Whether the military judge erred by denying the Defense’s motion to suppress the evidence seized from Appellant’s house because the totality of the circumstances indicated that Appellant’s consent to search was involuntary.

In August 2011, Appellant’s military supervisor contacted Air Force investigators with suspicions related to Appellant’s civilian husband, who was allegedly involved in illegal drug activity. Appellant was sent to meet with Air Force investigators in a conference room and Appellant was not advised of her Article 31(b) right to remain silent. Then:

The agents advised Appellant that her husband was suspected of distributing illegal drugs on base and that he had been arrested by Calvert County, Maryland, police. The agents asked for consent to search her residence, which she was reluctant to give. Appellant wanted to telephone her husband but was dissuaded from doing so by the agents. At the time, Appellant resided off base with her husband in Maryland, although he had been absent from the house since July. During a smoke break outside the building, an agent tried to convince her to consent to the search. Appellant understood that the agents could try to convince her to consent, and she worried that they were trying to get her in trouble.

Slip op. at 4. Eventually she consented, and drugs and drug paraphernalia were discovered in the residence. She was later convicted contrary to her pleas of not guilty, by a special court-martial composed of officer members, of dereliction of duty, spoilage of personal property, wrongful possession of ketamine, and larceny, in violation of Articles 92, 109, 112a, and 121. She was sentenced to confinement for four months, forfeiture of $978.00 pay per month for 4 months, reduction to E-1, and a bad-conduct discharge. The convening authority disapproved one month of the adjudged forfeitures but otherwise approved the adjudged sentence.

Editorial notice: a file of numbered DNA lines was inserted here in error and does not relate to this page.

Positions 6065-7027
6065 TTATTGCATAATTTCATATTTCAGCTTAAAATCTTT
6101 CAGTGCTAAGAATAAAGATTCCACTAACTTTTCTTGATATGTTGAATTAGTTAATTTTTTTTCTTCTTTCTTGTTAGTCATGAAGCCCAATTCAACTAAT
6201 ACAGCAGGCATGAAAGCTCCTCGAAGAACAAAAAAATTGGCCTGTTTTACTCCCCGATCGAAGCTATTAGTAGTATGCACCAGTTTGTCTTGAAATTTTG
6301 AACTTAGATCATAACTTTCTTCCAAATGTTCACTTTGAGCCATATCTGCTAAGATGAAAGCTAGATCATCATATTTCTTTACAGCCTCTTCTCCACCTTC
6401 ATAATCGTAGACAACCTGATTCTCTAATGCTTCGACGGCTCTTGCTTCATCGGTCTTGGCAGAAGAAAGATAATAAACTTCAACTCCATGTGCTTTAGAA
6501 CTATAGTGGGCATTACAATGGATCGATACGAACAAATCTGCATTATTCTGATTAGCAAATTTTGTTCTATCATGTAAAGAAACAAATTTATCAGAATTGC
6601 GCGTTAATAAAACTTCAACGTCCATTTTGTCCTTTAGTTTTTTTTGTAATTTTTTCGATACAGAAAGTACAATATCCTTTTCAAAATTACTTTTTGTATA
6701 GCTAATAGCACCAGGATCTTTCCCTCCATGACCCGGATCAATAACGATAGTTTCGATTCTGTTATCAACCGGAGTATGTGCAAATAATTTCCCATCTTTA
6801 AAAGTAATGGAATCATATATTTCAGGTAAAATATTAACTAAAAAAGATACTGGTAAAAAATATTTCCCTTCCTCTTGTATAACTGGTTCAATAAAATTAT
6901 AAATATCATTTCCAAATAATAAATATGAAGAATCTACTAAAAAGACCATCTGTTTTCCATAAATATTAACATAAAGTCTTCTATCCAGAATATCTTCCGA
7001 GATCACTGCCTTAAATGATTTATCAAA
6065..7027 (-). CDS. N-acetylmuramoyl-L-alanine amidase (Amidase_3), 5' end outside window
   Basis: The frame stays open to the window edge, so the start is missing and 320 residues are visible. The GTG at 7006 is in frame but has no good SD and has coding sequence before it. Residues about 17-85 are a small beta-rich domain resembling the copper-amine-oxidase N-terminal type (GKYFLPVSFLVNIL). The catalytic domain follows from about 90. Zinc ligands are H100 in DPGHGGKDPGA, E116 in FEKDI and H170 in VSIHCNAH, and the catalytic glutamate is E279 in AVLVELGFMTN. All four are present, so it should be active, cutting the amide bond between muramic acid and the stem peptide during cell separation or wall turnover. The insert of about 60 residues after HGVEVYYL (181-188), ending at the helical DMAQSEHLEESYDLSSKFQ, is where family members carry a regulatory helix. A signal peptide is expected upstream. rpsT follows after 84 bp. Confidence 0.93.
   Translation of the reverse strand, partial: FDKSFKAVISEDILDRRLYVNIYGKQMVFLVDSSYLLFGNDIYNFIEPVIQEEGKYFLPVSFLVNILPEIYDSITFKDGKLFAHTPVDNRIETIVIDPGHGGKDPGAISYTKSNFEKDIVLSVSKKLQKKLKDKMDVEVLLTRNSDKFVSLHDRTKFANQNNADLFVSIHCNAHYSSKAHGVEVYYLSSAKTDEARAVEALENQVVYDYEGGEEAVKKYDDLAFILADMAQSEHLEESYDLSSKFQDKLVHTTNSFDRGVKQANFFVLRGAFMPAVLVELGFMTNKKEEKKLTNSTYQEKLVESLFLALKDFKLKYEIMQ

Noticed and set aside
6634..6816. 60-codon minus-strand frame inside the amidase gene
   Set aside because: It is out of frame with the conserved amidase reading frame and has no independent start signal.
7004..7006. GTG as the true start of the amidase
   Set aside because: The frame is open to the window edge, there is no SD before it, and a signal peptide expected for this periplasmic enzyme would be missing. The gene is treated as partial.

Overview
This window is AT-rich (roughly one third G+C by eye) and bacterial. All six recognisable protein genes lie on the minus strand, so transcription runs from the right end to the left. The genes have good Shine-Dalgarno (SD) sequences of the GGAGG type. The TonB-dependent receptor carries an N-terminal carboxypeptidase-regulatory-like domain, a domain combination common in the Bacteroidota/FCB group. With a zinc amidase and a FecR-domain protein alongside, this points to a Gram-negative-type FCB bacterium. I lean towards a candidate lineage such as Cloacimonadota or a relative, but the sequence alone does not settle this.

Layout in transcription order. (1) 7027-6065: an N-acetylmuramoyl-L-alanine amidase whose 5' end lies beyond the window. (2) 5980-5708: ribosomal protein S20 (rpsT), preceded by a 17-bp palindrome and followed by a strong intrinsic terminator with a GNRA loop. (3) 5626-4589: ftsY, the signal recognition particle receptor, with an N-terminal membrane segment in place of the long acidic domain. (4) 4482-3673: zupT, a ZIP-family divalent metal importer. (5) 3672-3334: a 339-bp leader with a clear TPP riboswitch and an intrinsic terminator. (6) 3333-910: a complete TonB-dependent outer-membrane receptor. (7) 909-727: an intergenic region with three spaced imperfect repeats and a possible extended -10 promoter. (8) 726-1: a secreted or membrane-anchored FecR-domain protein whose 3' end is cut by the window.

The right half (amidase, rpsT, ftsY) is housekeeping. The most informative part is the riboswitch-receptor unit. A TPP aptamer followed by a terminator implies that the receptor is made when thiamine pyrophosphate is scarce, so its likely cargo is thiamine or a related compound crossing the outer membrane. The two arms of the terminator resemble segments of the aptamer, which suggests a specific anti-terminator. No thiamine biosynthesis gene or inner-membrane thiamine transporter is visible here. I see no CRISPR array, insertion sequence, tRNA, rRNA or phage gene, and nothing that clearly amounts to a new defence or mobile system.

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CAAF decided the Army case of United States v. Bennitt, 74 M.J. 125, No. 12-0616/AR (CAAFlog case page) (link to slip op.), on Thursday, April 2, 2015. The court holds that the Army CCA erred in approving Appellant’s sentence, because the CCA made a finding based on a theory not presented at trial. CAAF reverses the decision of the Army court and remands the case for further action.